I can feel my face getting warm. My hands start to sweat and begin shaking ever so slightly. The ranger and I continue to stare at each other. He’s thinking the ID belongs to someone else. I’m kicking myself for not changing my dead-name and gender marker yet. He smiles, then hands the paperwork back and waves us along. We park the car and decompress. Maybe the ranger realized our genders don’t make a difference, or it doesn’t really matter in the bigger picture. Who knows?

This kind of reaction is pretty common when I hand over my ID. 

We unpack the car, strap on our packs, and begin hiking. We usually try to hike fast at the beginning so we can get to the less populated trails and enjoy some privacy with nature. Once the sun begins to set, we do our best to find a campsite off-trail, away from people. We find comfort in having a site where we can see people come in and out of our space. We look for a site with privacy for bathroom times, so no one judges me while I’m walking with a Kula Cloth to go number one. Not sure what a Kula Cloth is? Check out this video my partner Jaye made.

Max and Jaye outside the entrance to Jay Camp. This redwood-enclosed campsite is their favorite on the Skyline-to-the-Sea Trail!

After a couple days of hiking, we come to Big Basin State Park. We hike into the headquarters area and check in to get a tent site at one of our favorite redwood-enclosed campgrounds, Jay Camp. We march up to the ranger station, and this time we hand over Jaye’s ID instead of mine. The ranger comes back saying, “sorry, we don’t have this name in our file for reservations. Is it under someone else’s name?” I pull out my ID and again get frustrated with myself for not changing my dead-name and gender marker. Unfortunately, I don’t have $400 laying around to officially file for this tedious paperwork change. And honestly, if I were to change my gender marker, most people will still question me when the letter says “X” for non-binary instead of the traditional “M” or “F.” The ranger and I go through the same process: prolonged eye contact, sweaty hands, and the general questioning of my existence, except instead of waving us along like the last ranger, she starts asking questions. “Are you sure this is the right ID? Do you have a second form of ID?” I take a deep breath, “Yeah, that’s me. I’m transgender and haven’t had the money to get a new ID quite yet.” Her face goes red as she responds, “Oh my gosh, okay! Yeah this is fine! Do you two know how to get to Jay Camp?” She pulls out a map and begins pointing out directions with a more familiar speech she’s probably given thousands of times. We let her stutter over her words, instead of interrupting, even though we’ve stayed at Jay Camp a dozen times.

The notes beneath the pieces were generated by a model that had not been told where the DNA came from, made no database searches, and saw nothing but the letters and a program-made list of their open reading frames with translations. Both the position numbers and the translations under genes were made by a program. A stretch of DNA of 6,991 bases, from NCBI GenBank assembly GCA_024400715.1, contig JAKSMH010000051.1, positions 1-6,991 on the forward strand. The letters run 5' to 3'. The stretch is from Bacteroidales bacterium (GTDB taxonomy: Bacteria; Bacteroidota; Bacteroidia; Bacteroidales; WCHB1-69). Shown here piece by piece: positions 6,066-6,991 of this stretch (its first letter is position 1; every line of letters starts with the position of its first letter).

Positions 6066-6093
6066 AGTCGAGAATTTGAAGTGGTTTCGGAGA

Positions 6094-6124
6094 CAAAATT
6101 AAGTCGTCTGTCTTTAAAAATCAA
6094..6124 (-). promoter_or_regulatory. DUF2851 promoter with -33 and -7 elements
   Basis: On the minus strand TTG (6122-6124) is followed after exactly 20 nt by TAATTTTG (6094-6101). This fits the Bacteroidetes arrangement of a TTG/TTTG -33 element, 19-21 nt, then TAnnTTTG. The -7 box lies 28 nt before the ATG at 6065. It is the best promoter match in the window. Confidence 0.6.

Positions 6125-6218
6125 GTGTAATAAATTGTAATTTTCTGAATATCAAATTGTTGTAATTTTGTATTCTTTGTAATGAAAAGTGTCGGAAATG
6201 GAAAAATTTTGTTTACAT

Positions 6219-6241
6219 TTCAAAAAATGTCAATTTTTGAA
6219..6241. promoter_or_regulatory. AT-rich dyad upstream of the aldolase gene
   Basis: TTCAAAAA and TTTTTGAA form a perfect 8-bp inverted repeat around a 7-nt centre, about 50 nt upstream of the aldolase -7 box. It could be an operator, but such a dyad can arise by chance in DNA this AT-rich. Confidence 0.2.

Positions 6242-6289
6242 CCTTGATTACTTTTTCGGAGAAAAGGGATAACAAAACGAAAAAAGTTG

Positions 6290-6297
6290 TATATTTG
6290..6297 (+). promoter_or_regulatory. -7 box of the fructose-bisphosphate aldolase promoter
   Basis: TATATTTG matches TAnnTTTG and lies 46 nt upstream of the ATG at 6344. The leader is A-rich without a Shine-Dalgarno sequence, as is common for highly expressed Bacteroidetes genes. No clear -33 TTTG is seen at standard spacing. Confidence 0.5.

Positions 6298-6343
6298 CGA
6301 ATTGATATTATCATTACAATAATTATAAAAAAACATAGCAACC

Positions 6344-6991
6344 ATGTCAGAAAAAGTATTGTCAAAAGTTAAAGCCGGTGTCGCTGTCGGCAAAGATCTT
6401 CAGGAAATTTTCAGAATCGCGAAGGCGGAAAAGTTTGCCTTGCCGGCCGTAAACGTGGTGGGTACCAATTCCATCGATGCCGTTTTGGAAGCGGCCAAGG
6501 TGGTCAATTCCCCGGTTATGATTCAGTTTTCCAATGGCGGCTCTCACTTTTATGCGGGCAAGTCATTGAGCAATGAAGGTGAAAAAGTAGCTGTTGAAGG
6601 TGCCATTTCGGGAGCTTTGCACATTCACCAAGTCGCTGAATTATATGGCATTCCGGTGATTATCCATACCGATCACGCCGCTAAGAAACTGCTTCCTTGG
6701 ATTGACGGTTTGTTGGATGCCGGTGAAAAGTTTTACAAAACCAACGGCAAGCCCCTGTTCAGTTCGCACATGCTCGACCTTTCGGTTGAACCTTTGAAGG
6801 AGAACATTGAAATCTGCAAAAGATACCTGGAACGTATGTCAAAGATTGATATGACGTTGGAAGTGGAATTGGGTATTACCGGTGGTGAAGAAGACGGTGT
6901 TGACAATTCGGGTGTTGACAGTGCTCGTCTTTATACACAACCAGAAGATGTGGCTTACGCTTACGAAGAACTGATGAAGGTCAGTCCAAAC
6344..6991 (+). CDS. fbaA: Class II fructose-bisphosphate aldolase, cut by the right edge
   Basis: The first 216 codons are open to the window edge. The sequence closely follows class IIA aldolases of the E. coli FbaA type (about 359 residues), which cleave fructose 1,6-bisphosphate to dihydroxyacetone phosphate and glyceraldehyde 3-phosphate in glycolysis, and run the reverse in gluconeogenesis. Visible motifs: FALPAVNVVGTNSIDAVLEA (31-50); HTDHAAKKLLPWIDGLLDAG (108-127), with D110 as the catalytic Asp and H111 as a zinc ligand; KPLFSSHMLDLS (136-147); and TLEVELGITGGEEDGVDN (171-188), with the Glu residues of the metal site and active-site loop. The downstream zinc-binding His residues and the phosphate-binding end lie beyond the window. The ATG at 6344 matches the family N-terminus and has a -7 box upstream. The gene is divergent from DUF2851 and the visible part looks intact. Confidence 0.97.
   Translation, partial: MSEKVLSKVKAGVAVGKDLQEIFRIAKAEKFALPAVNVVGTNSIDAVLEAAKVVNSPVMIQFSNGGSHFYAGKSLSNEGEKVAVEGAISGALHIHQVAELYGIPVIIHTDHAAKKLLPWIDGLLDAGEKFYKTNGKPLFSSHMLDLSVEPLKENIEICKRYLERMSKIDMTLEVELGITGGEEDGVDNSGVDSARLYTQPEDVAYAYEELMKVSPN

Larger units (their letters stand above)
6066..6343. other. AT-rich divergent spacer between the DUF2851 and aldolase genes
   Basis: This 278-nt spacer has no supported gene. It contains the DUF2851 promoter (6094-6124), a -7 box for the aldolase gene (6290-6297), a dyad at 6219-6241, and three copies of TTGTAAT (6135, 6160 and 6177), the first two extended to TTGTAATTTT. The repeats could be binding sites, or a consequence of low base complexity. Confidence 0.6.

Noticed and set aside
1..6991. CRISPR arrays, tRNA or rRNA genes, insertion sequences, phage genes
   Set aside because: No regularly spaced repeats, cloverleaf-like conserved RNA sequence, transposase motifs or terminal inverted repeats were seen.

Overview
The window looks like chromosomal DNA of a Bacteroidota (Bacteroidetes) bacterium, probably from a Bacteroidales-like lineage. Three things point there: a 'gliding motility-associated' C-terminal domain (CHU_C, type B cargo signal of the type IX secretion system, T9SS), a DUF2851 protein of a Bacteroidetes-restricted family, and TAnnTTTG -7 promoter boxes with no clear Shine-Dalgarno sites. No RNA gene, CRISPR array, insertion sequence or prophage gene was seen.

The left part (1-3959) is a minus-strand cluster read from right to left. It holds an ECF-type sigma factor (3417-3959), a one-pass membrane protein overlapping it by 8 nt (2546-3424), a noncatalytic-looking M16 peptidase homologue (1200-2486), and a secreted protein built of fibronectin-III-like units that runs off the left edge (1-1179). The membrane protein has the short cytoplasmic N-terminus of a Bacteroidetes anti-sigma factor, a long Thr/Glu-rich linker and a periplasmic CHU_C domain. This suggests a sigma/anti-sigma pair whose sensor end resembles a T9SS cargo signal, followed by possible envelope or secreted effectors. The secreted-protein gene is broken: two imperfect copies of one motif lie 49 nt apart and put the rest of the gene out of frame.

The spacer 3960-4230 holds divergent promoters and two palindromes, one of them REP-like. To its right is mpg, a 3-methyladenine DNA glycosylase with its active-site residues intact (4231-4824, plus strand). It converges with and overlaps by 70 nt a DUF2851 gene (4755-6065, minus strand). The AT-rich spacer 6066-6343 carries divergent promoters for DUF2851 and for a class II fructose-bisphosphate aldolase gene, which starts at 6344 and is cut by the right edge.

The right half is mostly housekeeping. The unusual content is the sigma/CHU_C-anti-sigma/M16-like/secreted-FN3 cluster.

The rest of the trip goes well. No more awkward interactions with people, and we make it to the exit trail head without any issues. In fact, most of our trips go smoothly, without any issues or confrontations. We haven’t had anyone be physically aggressive with us, and most of the underhanded comments we receive are harmless in the grand scheme of things. The majority of people we encounter on trails require a smile or nod, and then we all go on our way hiking. 

I go out of my way to plan trips for our anxiety, not because it’s what every non-binary person does. A lot of us exist in society without any issues, and not everyone has the same experiences as me. I’ve come to terms with that, but it also helps me enjoy a trip more if it’s planned as much as possible. Non-binary people exist in this world, and in nature. We belong there just as much as anyone else. In the great words of Anthony Douglas Williams, “Earth was created for all of us, not some of us.” Nature does not care about my gender, and that’s why I cherish my time outside more than anything else!

Max and Jaye are a non-binary couple living on the West Coast. They’re avid backpackers, hikers, and animal lovers who are currently section hiking the Pacific Crest Trail and Tahoe Rim Trail. They take one trip a month exploring the country, and are saving up for an RV to travel in full-time starting in 2021.